The movie made me sort of hate rich people. As my friend Ben put it, "it makes you wonder what they did." Something terrible. And is that what hateful terrible rich people do alone in their mansions- shoot things, crush things, and drink themselves into oblivion?
A disheartening film. How does it build us up in any way?

Monday, October 12, 2009

A Year Later

As a word of tribute to our forgotten Columbus:

Columbus! Twice forgotten voyager
Who knew you would be buried twice?
I cannot tell which one is worse,
to be lost to history or to a hearse.

Monday, October 5, 2009

Will it change the day?

If I give this day, now that is has expired, to God- will it change? Will it matter?

Friday, October 2, 2009

The vanishing "F" word?

I realize this blog is supposed to be about life in Bmore...and this post really is about life at NU.
However because I probably won't be exactly firing out posts or anything I hope you guys don't mind taking a quick trip north that for many of you (those of you who are my brothers) may be rather familiar!
But first, I must delve into my childhood. I remember as a youngster between 8 and 11 hanging out with the neighborhood kids. I believe that was probably the only time in my life that I hung out consistently with non-christian friends. That is until I got to college anyway. I remember hanging out on the the block trying to get kids to stick their finger in the back of the air-conditioner at Jeffrey's house so they would get shocked. And I remember that back then when I was maybe kind of actually cool was also my first exposure to that special group of words known as "curse words" (or as I consistently term them to people's amusement "bad words"). Now I don't remember Jeffrey and his friends ever referring to those odious words in their full form. It was always mysteriously put, the "A" word, or the "S" word. And you were a very special person if you happened to actually know what the full words were! I was never blessed with those divine secrets and so I always had to pretend that of course I understood just how bad those words were.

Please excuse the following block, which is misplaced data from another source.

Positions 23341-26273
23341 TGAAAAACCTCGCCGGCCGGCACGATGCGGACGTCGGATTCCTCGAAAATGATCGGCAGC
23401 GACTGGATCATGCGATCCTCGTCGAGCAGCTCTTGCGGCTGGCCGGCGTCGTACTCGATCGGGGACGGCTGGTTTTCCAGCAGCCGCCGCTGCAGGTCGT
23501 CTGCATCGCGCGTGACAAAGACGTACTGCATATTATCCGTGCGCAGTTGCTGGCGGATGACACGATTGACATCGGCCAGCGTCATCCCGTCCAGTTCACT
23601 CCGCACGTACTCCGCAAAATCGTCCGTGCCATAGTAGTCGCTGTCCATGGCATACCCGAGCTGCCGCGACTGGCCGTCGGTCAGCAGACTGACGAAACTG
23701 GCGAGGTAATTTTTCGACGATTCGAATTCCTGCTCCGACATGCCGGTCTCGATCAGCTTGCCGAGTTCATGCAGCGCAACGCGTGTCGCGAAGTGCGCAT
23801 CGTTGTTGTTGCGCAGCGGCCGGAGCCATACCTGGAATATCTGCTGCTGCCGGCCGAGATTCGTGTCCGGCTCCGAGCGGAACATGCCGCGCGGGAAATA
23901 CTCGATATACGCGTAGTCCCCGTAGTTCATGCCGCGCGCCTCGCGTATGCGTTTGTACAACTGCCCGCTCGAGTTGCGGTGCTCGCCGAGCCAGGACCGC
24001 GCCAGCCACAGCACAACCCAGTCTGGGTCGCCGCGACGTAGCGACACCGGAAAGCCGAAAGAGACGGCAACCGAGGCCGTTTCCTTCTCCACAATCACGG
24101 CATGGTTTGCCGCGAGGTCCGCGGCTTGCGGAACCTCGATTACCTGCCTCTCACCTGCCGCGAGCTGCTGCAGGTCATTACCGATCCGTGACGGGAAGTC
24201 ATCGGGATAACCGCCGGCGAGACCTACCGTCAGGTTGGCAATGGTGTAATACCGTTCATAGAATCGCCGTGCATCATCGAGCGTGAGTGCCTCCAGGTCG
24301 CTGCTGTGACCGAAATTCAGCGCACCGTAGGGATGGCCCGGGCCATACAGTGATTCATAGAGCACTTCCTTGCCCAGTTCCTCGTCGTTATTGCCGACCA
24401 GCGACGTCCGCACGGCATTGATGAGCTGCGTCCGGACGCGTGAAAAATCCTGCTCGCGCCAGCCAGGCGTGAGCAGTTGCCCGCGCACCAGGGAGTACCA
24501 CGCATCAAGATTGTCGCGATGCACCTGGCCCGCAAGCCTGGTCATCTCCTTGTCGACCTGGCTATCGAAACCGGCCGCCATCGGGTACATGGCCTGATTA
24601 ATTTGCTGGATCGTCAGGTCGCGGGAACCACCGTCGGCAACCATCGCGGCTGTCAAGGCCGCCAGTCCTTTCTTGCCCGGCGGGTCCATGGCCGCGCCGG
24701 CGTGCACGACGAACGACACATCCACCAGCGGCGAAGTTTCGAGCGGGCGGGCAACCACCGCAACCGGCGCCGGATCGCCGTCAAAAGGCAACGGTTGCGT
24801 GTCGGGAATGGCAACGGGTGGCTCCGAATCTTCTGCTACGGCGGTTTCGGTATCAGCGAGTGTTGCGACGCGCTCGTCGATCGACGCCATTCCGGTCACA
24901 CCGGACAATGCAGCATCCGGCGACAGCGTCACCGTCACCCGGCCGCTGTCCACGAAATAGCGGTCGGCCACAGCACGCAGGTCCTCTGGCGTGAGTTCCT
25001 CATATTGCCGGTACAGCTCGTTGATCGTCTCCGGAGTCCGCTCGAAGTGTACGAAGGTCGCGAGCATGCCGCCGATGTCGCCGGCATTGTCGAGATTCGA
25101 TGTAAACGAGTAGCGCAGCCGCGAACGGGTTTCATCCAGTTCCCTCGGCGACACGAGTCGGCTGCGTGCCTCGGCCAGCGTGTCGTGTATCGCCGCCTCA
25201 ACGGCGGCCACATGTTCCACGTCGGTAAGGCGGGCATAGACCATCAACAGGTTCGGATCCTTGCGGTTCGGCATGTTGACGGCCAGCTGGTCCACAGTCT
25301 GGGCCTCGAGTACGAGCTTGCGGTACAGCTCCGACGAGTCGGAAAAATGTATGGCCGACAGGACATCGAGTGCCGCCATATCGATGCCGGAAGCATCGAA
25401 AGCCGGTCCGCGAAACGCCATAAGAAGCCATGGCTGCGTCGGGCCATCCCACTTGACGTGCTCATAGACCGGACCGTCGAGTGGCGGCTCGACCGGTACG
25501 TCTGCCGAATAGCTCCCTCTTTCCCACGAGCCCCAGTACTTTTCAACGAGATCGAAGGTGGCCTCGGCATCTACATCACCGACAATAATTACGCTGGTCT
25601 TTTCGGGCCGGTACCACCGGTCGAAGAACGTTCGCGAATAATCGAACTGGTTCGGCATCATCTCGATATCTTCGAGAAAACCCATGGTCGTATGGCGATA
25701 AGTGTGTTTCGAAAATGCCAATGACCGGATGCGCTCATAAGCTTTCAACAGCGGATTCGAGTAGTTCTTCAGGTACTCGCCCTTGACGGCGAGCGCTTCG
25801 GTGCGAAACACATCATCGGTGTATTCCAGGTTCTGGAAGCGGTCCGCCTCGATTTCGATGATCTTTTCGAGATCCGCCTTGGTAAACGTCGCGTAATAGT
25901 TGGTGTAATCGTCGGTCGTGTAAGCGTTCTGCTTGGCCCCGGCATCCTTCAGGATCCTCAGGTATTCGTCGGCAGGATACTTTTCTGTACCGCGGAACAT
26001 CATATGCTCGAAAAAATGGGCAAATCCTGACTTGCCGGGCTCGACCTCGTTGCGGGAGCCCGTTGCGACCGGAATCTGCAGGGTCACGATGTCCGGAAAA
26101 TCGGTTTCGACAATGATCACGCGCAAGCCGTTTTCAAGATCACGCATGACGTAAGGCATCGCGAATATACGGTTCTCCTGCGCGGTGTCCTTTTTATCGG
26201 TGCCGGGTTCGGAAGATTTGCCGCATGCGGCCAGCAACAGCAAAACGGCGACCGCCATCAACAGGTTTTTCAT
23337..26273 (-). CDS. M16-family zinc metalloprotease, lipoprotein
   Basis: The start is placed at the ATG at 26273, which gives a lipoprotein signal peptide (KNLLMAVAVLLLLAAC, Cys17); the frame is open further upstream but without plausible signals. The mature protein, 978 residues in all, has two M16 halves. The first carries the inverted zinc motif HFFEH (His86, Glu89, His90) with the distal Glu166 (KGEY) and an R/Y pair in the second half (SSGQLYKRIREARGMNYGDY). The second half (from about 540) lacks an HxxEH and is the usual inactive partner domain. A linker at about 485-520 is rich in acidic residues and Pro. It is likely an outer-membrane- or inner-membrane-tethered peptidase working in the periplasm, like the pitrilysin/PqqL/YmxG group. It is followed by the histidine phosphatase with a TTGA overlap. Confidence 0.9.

Now this may seem like an interesting little childhood anecdote but I have a point here. See, Jeffrey was one bad kid. The baddest kid on the block! Or at least thats what us other kids got the impression of by the way he talked...the only kid badder was actually his younger brother who was infamous for allegedly hitting his Grandmother over the head with a chair (thats how Jeffrey explained the big bandage on her head at any rate). But even big bad Jeffrey knew that bad words were bad words! They were just bad! Unacceptable in societal functions! Only excused when released in a extreme situations or else on TV!

BUT when I started in on this great old adventure of my life, college, that is supposed to determine who I grow up to be and become for the rest of my life, I quickly realized something very strange and different. The old terminology I had grown up with, the "A", "B", "S", and "F" words had been left behind! In fact they didn't exist anymore, because people didn't even think that these words were bad anymore. I want to speak specifically about the "F" word here. There is no such thing as the "F" word anymore. Not in my generation. There is only the word F***. My generation doesn't just not care about whether saying a "bad word" whenever they want is socially unacceptable, they don't even seem to know it was ever "bad". It is the new "crap"! There is no flinch in their eye or anyone else's. There is no lowering of their tone. And if you ask them why 50% of the words in their sentences is the same curse word they will probably look confused. In fact I wouldn't be at all surprised if next year's generation will be raising their hands in english class to ask why the word F*** is not in the dictionary!